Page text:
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Evaluating Math Instruction

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A new Vanderbilt University study, funded by the U.S. Department of Education, finds that students learn best when taught the concepts behind math problems rather than specific procedures on how to solve them, reports ScienceDaily.

"When you just show [students] how to do the problem they can solve it, but not necessarily understand what it is about. With conceptual instruction, they are able to come up with the procedure on their own," said Percival Matthews, Peabody doctoral candidate and co-author of the study.

In math classes now, many teachers demonstrate solving a problem and then have students practice similar problems—without ever providing a big picture explanation of the mathematical theory.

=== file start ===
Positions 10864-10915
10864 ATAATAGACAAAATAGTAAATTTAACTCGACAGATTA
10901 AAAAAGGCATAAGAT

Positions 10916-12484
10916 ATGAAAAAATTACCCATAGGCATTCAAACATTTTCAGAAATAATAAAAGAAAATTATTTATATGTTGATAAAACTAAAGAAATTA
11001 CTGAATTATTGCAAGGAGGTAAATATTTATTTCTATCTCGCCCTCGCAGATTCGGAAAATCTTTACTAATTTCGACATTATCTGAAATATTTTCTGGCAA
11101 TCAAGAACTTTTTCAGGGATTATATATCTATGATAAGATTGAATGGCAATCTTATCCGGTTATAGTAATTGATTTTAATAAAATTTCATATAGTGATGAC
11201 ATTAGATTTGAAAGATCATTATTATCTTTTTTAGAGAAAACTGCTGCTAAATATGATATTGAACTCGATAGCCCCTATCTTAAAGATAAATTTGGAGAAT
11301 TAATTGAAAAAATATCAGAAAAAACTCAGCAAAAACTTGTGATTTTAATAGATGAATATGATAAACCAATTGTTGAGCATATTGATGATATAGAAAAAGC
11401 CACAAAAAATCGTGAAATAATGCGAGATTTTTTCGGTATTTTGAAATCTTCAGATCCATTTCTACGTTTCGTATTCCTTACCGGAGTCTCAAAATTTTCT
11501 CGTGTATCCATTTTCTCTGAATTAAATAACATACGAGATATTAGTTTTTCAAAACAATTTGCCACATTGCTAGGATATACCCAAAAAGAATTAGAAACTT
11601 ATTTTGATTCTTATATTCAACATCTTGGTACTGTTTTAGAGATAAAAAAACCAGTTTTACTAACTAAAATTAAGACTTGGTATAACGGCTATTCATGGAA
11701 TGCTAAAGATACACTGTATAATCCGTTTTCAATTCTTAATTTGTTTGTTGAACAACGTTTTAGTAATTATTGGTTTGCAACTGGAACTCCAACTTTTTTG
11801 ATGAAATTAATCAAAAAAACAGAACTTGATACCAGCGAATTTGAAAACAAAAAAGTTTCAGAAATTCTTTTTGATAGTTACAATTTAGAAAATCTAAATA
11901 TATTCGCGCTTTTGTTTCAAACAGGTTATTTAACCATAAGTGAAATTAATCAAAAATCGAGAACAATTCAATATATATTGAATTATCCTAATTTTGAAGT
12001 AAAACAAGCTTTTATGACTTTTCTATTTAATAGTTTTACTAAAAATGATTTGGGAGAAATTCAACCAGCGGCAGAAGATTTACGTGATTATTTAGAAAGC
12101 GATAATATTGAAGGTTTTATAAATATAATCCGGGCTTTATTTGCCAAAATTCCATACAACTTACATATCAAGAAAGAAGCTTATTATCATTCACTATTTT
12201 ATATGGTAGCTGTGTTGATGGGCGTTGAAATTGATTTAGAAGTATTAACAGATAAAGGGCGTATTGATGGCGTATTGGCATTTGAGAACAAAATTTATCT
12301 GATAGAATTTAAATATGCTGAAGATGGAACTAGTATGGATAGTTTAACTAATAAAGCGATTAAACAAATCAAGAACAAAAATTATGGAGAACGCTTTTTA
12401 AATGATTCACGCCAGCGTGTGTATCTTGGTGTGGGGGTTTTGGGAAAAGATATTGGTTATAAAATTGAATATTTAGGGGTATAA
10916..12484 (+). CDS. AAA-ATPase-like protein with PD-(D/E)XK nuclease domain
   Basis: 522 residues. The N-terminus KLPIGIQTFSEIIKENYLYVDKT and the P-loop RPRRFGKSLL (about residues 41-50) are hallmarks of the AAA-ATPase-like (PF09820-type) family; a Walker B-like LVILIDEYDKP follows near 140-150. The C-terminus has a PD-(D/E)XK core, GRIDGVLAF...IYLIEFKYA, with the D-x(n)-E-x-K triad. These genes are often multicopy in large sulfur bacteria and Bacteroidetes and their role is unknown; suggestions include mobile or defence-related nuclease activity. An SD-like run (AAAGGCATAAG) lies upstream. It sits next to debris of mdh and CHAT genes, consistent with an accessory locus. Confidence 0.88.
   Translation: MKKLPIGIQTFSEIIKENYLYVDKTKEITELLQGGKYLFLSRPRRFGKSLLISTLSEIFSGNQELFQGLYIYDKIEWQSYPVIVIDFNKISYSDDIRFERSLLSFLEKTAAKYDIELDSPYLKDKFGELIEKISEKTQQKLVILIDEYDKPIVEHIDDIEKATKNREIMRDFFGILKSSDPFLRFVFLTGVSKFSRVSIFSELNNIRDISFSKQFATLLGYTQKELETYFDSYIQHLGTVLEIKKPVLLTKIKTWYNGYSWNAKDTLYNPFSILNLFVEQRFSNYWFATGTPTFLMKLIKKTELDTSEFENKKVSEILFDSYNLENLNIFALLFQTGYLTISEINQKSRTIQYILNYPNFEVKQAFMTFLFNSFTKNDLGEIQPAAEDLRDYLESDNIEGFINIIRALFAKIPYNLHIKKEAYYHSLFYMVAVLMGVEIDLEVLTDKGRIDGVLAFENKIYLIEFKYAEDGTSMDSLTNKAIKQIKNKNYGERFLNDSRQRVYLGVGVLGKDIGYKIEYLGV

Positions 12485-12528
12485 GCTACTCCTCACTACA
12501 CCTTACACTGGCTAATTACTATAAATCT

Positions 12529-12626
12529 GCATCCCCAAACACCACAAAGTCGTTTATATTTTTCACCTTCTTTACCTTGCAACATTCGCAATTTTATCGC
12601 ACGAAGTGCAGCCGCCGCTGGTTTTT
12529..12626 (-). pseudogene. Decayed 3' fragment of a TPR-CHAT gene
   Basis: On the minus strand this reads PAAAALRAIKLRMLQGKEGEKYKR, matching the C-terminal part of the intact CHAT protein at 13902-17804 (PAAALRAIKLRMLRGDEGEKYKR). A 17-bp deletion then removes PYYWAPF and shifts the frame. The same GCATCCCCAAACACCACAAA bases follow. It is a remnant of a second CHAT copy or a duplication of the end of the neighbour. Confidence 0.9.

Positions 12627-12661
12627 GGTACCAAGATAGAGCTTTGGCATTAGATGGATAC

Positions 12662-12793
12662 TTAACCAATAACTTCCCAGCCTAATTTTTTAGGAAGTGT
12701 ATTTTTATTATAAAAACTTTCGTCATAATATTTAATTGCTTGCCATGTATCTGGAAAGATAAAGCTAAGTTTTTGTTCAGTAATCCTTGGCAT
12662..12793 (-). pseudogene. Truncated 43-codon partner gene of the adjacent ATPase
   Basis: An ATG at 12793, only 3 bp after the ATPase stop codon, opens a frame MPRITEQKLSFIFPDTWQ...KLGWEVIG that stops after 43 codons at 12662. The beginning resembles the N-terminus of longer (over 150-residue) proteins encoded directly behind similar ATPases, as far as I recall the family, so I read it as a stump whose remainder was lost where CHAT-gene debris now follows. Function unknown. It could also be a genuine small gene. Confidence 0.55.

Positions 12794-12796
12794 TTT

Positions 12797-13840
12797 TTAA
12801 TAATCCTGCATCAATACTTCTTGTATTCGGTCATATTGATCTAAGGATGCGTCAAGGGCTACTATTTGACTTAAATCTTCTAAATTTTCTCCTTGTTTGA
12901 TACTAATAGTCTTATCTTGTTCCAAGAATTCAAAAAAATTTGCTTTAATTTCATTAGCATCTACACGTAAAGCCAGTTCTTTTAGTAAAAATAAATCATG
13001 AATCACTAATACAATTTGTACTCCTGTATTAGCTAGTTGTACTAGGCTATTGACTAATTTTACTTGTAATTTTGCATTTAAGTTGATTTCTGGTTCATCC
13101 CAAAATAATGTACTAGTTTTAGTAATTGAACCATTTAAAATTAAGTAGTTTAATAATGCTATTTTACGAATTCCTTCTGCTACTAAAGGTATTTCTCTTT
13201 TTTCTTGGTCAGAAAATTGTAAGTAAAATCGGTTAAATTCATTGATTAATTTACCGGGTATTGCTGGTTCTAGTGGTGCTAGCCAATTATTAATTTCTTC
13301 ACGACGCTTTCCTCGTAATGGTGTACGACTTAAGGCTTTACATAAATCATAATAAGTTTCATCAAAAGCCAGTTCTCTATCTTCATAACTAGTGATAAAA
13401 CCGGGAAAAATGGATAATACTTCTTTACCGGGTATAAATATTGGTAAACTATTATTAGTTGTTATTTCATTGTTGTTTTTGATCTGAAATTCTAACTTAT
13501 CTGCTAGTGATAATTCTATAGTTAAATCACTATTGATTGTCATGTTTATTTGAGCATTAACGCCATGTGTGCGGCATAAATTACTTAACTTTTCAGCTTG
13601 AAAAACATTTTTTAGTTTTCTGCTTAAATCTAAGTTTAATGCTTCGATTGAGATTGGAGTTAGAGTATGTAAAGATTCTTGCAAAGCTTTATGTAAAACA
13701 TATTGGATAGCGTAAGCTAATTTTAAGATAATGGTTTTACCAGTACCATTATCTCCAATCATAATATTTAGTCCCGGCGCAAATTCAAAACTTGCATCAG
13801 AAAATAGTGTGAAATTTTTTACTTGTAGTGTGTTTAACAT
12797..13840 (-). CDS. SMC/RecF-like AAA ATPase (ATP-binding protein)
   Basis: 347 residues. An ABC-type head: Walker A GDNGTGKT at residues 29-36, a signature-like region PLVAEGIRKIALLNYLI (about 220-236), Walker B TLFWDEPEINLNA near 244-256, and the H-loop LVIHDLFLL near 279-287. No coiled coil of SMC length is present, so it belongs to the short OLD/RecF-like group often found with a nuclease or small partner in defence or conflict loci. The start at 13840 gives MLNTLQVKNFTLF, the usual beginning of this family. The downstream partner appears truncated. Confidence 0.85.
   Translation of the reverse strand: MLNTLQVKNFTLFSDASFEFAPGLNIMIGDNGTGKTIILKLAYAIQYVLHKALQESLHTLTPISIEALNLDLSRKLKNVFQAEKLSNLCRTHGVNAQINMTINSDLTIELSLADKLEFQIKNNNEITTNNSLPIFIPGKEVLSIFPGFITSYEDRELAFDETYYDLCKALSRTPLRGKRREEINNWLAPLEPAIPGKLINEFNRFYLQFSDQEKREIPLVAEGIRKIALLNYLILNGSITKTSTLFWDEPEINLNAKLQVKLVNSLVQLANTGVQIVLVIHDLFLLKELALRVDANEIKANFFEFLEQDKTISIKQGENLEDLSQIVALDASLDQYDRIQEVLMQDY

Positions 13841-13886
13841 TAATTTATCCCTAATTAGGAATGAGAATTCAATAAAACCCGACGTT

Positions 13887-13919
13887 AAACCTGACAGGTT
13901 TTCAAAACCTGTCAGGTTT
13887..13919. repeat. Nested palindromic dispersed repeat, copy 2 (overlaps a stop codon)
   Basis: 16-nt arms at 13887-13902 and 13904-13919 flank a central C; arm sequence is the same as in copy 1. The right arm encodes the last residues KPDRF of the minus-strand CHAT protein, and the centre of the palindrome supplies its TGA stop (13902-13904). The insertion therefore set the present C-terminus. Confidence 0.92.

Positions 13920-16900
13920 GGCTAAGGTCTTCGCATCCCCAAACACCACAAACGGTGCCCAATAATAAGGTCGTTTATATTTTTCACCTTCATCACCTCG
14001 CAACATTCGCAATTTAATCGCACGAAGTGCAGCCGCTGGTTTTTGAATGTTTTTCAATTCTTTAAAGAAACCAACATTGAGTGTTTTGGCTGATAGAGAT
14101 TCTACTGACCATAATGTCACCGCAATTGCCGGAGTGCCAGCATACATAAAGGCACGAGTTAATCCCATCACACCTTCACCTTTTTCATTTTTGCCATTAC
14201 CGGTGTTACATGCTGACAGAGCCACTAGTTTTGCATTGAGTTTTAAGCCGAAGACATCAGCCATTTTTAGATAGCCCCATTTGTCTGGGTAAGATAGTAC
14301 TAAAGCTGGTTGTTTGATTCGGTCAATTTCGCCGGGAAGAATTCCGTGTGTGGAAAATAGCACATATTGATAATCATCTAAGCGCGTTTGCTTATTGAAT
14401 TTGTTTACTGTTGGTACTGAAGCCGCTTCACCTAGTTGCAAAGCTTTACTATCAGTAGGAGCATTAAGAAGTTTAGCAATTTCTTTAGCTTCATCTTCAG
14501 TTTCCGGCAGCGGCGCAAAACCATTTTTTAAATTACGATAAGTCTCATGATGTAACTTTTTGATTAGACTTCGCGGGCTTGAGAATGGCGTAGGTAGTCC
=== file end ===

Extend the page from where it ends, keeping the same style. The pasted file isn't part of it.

The researchers also found that having students explain their work offers no discernible improvement in learning. The study suggests that the benefits of self-explanation, as determined in previous studies, are due to giving students additional time to think.

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I agree with this wholeheartedly. I teach math in an inner city school where we focus on the process rather than the method. We have seen our students gain a deeper understanding of math and how it can be used. It does take more teaching time and an invesment on the teacher's part. Glad to see some naitonal recognition of this type of teaching.

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  • ALTeacher: I agree with this wholeheartedly. I teach math in an read more




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